Ruth Marcus offers more Clinton Chronicles

Joan Didion:

No one who ever passed through an American public high school could have watched the current president of the United States running for office in 1992 and failed to recognize the familiar predatory sexuality of the provincial adolescent. The man was, Jesse Jackson said that year to another point, “nothing but an appetite.” No one who followed his appearances on The Road to The White House on C-SPAN could have missed the reservoir of self-pity, the quickness to blame, the narrowing of the eyes, as in a wildlife documentary, when things did not go his way: a response so reliable that aides on Jerry Brown’s 1992 campaign looked for situations in which it could be provoked.

Ellen Willis:

I could imagine John F. Kennedy, who appears to have had a blanket contempt for wife and girlfriends alike, having the droit-du-seigneur mentality to behave as [Paula] Jones alleged. But Clinton has never conveyed the impression of misogyny or unquestioned confidence in his right to dominate. On the contrary, he is insecure. He wants to please, to charm; and the drop-trou scenario is anything but charming

Willis again:

In any case, the Bill Clinton of the Starr Report does not come across as an arrogant exploiter, a Sadeian libertine, the creepy exhibitionist depicted by Paula Jones. Rather, he seems needy, affectionate, attracted yet painfully cautions and conflicted, and terrified of being caught — in short, a neurotic middle-aged married guy, ordinary to the point of banality, except he happens to be the president of the United States.

I cite so generously because I can see the ’90s are about to begin, with shots fired by labored hack Ruth Marcus in The Washington Post. “Trump has smeared women because of their looks. Clinton has preyed on them, and in a workplace setting where he was by far the superior,” she writes, demonstrating her third grade command of what we used to call reading comprehension. To bang the table about Bill Clinton’s purported predatory behavior, Marcus denies Monica Lewinsky and Gennifer Flowers independence and the ability to make their own decisions, and the Starr Report makes plain Lewinsky’s role in the imbroglio. And Marcus ignores worse shit. Digby:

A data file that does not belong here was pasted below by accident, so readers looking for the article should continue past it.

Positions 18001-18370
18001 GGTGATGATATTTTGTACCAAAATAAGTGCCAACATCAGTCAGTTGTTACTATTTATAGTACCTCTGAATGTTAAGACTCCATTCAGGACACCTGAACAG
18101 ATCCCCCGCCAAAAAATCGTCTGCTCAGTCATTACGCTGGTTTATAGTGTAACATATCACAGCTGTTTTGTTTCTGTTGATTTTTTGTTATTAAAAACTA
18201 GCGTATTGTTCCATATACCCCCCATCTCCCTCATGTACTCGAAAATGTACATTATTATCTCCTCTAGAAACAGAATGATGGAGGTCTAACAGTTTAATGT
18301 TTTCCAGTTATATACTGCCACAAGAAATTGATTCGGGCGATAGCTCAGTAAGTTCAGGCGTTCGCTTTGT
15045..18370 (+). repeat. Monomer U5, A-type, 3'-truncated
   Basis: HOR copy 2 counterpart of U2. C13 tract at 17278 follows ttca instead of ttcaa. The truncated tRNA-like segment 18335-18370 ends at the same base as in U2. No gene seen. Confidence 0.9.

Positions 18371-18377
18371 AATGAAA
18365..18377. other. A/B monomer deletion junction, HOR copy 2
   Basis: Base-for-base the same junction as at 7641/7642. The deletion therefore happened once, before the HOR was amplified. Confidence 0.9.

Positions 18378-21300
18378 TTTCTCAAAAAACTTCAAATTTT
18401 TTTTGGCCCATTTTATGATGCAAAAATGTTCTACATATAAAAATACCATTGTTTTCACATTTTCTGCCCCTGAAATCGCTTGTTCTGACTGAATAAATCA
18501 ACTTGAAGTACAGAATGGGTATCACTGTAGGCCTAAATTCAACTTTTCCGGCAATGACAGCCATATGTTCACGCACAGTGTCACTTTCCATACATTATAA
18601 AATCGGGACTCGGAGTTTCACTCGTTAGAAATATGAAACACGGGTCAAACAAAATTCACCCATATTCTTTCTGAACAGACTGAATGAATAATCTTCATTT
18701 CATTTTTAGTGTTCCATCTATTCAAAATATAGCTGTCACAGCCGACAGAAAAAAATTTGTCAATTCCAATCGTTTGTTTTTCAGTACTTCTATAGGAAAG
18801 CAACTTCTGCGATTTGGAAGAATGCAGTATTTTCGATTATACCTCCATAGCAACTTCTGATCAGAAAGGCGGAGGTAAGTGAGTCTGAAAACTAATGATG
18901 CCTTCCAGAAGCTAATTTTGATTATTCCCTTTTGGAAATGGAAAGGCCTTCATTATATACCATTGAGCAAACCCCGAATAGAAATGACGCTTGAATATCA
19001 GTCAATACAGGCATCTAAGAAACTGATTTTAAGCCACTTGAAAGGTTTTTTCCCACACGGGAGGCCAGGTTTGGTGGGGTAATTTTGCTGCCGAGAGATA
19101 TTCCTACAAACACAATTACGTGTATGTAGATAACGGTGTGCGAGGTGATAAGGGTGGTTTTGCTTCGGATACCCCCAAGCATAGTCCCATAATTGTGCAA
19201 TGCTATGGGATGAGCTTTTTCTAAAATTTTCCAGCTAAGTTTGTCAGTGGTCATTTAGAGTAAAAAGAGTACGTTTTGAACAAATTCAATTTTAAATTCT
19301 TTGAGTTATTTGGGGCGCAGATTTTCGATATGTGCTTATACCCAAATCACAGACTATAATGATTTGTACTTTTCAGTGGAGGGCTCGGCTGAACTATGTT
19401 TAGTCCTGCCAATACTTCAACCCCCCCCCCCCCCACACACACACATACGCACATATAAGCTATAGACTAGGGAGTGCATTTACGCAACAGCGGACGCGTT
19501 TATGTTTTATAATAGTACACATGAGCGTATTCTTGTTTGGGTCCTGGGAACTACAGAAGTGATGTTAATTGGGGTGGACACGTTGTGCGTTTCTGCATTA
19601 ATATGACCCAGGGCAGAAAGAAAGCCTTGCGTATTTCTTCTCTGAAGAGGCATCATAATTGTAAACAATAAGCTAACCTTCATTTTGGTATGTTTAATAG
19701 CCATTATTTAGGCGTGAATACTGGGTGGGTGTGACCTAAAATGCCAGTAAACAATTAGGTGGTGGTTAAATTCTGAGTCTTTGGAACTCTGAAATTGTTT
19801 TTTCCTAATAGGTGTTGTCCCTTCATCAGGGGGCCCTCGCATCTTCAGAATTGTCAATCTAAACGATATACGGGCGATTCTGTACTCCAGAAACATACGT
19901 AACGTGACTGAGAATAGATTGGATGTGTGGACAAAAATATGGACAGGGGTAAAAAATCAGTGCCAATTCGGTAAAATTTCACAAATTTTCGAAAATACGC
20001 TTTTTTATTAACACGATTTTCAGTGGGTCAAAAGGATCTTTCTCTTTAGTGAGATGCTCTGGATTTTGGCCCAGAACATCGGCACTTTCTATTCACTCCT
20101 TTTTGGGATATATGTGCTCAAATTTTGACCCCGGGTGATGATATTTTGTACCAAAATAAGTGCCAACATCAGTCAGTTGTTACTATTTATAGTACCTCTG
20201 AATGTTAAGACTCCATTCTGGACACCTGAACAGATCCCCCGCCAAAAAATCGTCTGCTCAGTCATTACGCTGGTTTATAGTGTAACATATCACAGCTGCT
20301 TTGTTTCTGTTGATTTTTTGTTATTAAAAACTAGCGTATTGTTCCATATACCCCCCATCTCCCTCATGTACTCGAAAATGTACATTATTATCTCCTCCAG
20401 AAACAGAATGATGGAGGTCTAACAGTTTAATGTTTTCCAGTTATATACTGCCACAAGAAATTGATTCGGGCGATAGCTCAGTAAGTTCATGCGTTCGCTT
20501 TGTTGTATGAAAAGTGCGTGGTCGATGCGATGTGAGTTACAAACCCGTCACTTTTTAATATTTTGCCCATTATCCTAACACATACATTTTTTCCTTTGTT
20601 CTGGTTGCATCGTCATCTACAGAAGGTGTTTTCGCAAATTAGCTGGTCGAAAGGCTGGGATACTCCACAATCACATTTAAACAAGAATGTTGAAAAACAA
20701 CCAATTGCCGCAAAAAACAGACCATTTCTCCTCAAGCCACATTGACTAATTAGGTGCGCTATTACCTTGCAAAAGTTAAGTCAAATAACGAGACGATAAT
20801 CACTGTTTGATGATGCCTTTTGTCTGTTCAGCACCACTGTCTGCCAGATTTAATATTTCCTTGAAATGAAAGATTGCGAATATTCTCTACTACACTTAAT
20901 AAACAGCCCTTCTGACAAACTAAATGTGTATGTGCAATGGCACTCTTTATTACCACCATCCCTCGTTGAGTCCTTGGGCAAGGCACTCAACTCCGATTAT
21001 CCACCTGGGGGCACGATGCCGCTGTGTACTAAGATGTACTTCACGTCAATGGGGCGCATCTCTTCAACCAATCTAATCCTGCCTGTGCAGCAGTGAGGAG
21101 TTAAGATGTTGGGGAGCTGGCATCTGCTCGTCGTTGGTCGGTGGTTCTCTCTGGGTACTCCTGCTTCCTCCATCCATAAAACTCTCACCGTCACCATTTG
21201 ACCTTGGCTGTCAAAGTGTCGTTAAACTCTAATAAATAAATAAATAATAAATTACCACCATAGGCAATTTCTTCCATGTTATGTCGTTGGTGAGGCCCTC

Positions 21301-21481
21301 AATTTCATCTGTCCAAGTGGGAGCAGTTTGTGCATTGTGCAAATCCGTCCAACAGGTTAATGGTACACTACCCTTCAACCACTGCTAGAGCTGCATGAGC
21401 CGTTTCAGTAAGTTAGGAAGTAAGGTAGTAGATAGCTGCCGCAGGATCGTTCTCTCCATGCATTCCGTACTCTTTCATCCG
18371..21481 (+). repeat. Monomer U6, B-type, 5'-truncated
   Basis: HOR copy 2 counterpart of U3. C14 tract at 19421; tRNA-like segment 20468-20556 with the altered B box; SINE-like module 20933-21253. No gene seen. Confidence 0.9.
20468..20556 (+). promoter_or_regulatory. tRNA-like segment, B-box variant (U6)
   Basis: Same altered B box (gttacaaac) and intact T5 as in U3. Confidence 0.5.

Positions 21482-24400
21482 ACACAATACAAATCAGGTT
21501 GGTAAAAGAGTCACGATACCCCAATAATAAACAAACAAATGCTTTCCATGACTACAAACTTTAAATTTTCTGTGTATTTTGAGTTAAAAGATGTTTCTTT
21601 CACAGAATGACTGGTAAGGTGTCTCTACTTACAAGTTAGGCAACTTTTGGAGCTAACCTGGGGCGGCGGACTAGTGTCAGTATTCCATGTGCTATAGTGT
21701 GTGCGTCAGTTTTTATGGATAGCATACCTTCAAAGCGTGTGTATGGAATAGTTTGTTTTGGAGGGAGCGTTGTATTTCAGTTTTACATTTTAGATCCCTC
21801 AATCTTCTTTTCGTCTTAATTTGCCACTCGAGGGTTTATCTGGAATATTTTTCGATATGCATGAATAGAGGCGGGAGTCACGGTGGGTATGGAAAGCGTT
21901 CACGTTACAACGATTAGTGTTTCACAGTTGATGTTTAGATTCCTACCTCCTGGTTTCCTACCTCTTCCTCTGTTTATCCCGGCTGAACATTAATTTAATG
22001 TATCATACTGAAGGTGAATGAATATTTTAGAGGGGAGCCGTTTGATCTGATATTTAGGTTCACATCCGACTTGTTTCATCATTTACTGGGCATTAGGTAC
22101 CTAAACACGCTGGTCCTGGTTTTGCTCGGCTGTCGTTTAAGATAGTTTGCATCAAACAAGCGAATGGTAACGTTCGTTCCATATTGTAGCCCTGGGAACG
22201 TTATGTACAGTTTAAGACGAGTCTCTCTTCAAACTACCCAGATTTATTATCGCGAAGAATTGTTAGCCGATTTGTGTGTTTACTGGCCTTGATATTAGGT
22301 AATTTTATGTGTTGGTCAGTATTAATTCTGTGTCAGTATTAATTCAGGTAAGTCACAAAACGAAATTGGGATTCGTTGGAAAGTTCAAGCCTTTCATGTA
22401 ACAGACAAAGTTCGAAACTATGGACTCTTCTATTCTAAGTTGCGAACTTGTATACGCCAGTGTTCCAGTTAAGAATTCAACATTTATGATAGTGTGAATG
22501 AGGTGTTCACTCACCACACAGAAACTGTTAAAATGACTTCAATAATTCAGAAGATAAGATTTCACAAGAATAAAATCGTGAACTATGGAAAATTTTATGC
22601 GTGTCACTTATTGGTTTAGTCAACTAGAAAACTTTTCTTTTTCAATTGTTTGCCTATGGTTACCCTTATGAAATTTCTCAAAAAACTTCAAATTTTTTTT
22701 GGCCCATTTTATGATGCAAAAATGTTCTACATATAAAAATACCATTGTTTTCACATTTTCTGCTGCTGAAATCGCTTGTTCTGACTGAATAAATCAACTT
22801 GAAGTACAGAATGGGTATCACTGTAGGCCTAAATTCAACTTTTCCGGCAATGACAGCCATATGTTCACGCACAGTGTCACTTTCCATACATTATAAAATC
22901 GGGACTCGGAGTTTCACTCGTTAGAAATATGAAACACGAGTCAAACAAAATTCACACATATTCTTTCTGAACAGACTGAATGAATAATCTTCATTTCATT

And that’s what makes that statement so astonishing. Trump has said that he plans to torture and kill wives, girlfriends and children of people he thinks might be terrorists or “know something”. When asked if would bring back waterboarding he said “you bet your ass I will”, and “I’d do more than that because it works.” “”And even if it doesn’t they deserve it for what they’ve done to us.”

He has also said he plans to round up and deport 12 million or so people, including American children, and has spoken approvingly of what the government did in the 1950s which is drop them in the middle of the Mexican desert so they cannot come back — at least until he builds a wall to keep everyone out.

Perhaps Marcus doesn’t find these ideas worrying. It appears millions of Americans think they’re great so she’s not alone. But I’d guess the rest of us find that just a little bit “worse” than Bill Clinton’s tawdry past.

I suppose the most lamentable part of the Clinton impeachment proceedings was to delegitimate any worthwhile claims to his predatory behavior. But most of the American public accepted the personal/private divide. Meanwhile Trump’s stated ambition to annihilate the family of suspected terrorists gets giggles on “Morning Joe.” Sit down, folks.

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